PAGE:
Tuesday, February 23, 2010

Neither Special nor Trivial

Note: this is a navel-gazing post with no external links.

I'm thinking again about my modal realism and the status of the actual vs. the rest of the possibilities.  I summarized in a prior post (Actual as Indexical, After All?) my conclusion that, while my metaphysical model is very different from that of David Lewis, his idea that what it is actual is just what is local to a point of view made sense.  This implies that our actual world is not the result of a special creative outcome, and that we should probably assume that all metaphysical possibilities are actualized "somewhere" in modal space.  I saw this as just an extension of the Copernican trend familiar from science:  our local situation is not special; it's just another local neighborhood in a huge expanse of reality.

But more recently I've been reconsidering this.

Monday, February 22, 2010

Dieks on RQM

This is a quick follow up on the prior post.  Van Fraassen was a pioneer in the 1970's of the modal interpretation of QM (which became over time a family of interpretations), and he’s now clearly an admirer of RQM.  I'm not a careful student of the modal interpretations (here's the SEP article by Michael Dickson and Dennis Dieks), but the starting point involved an attempt to do away with the measurement collapse postulate (which was why I originally had a hard time getting interested in the program).  The goal was instead was to append actual values to dynamically evolving states.  The SEP article details the various challenges and developments over the years;  what was new to me was the fact that a subset of the philosophers involved had proposed a perspectival or relational approach in an effort to solve some of the problems.  These efforts come close to the spirit of RQM despite the very different starting point.  This is discussed in a recent paper by Dieks called "Objectivity in Perspective: Relationalism in the Interpretation of Quantum Mechanics".

Below for bookkeeping are some past posts on interpreting QM.

Monday, February 15, 2010

Van Fraassen on "Rovelli's World"

I’ve long been interested in Carlo Rovelli’s Relational Quantum Mechanics (RQM), and had been aware that philosopher of science Bas C. van Fraassen had an unpublished paper discussing RQM.  Recently, I saw that a preprint draft of this paper, called “Rovelli’s World,” had appeared on his website.

In the opening paragraph, van Fraassen calls RQM an “inspiring” original vision, and says “its presentation involves taking sides on a fundamental divide within philosophy itself.”  Unfortunately, he doesn’t return explicitly to this last statement (and there is no conclusion section in the paper), but it is pretty clear that the key controversy of RQM revolves around the issue of realism.  RQM seeks a consistent and complete interpretation of a quantum mechanical world, but this comes at the expense of fully objective realism.  We give up the idea of absolute observer-independent quantum states, likewise observer-independent values of physical quantities; “the theory describes only the information systems have about each other.”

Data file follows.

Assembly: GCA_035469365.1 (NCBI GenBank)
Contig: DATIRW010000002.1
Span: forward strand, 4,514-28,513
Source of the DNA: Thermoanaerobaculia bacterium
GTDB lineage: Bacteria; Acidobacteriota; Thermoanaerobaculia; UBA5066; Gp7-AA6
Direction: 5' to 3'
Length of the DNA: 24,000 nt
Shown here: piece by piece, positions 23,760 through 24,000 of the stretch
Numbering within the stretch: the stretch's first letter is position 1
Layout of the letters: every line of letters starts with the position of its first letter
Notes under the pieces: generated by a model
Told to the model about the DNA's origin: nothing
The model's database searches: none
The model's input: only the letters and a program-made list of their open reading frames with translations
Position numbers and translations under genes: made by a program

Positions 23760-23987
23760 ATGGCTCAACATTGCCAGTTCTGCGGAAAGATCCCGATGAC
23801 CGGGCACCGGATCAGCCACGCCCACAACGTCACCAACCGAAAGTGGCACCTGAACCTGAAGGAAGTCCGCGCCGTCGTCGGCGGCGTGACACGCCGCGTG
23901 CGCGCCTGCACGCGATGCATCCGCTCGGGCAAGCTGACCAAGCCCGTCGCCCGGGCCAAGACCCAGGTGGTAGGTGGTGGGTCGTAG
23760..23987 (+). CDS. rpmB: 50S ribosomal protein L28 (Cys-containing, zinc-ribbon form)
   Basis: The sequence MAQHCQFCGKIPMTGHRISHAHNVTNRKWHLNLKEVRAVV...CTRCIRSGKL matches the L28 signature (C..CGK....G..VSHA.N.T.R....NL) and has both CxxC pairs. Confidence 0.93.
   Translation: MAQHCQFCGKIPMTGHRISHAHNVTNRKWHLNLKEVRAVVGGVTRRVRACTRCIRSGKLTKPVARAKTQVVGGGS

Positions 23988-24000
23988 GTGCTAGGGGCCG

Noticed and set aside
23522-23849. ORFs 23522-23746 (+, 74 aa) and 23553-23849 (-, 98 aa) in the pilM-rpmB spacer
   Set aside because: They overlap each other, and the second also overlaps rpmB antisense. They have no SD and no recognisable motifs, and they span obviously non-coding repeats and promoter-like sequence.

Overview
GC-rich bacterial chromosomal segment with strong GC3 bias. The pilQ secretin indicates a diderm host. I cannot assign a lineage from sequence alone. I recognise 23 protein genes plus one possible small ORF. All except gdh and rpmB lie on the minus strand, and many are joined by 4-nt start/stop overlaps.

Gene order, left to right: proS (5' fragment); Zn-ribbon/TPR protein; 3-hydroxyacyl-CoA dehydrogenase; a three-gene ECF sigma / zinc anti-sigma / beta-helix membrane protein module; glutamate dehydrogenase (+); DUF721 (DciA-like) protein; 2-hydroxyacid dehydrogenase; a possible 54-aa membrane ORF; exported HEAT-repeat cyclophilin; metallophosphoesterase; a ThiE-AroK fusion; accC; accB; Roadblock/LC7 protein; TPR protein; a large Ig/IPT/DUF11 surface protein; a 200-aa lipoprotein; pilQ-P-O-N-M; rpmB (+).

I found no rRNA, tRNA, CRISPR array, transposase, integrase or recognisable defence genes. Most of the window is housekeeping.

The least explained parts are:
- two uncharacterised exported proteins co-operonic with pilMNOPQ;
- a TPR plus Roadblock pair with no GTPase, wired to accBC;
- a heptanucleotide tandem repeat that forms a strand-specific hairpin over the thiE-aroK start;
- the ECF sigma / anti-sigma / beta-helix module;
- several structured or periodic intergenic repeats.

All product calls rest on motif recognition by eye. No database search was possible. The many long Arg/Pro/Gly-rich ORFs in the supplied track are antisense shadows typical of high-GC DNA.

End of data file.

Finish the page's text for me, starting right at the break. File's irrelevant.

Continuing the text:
The main content of van Fraassen’s paper is a careful exercise in analyzing RQM to see what higher-order aspects of the world it describes are actually “absolute” (or objectively known) even as the states and measurement outcomes only exist relationally.  He wants to compare what Rovelli - qua the author of the paper on RQM - seems to know about the world, as opposed to what a particular system in the world (playfully denoted “ROV”) can know, assuming the theory is correct.  He looks at length at a specific example, where ROV is a third observer following on a “Wigner’s friend”-style example:  based on his analysis he concludes an additional postulate should be added to RQM to clarify the scheme.

Below the fold are my notes on the paper:  they are somewhat sketchy; please refer to the paper for the real deal.

Monday, February 08, 2010

Quantum Photosynthesis Update

There's an new paper in Nature (full text behind the paywall) which looks very interesting.  The authors found evidence that quantum coherent effects are utilized to drive more efficient photosynthesis in algae at room temperature.  This result, along with other research, suggests this is a ubiquitous aspect of photosynthesis in nature.  A SciAm article describing the research with quotes from team leader Greg Scholes is here.  Wired has an article here (hat tip: Cosmic Variance).  In other work on this topic, the research group behind the Engel, et.al. paper from 2007 (the subject of my post: "Quantum Biology Goes Mainstream") also has a new arxiv preprint with updated results.

I suspect that non-trivial quantum effects are widespread in biology, and I hope researchers continue to get the inspiration (and funding ) to continue these efforts.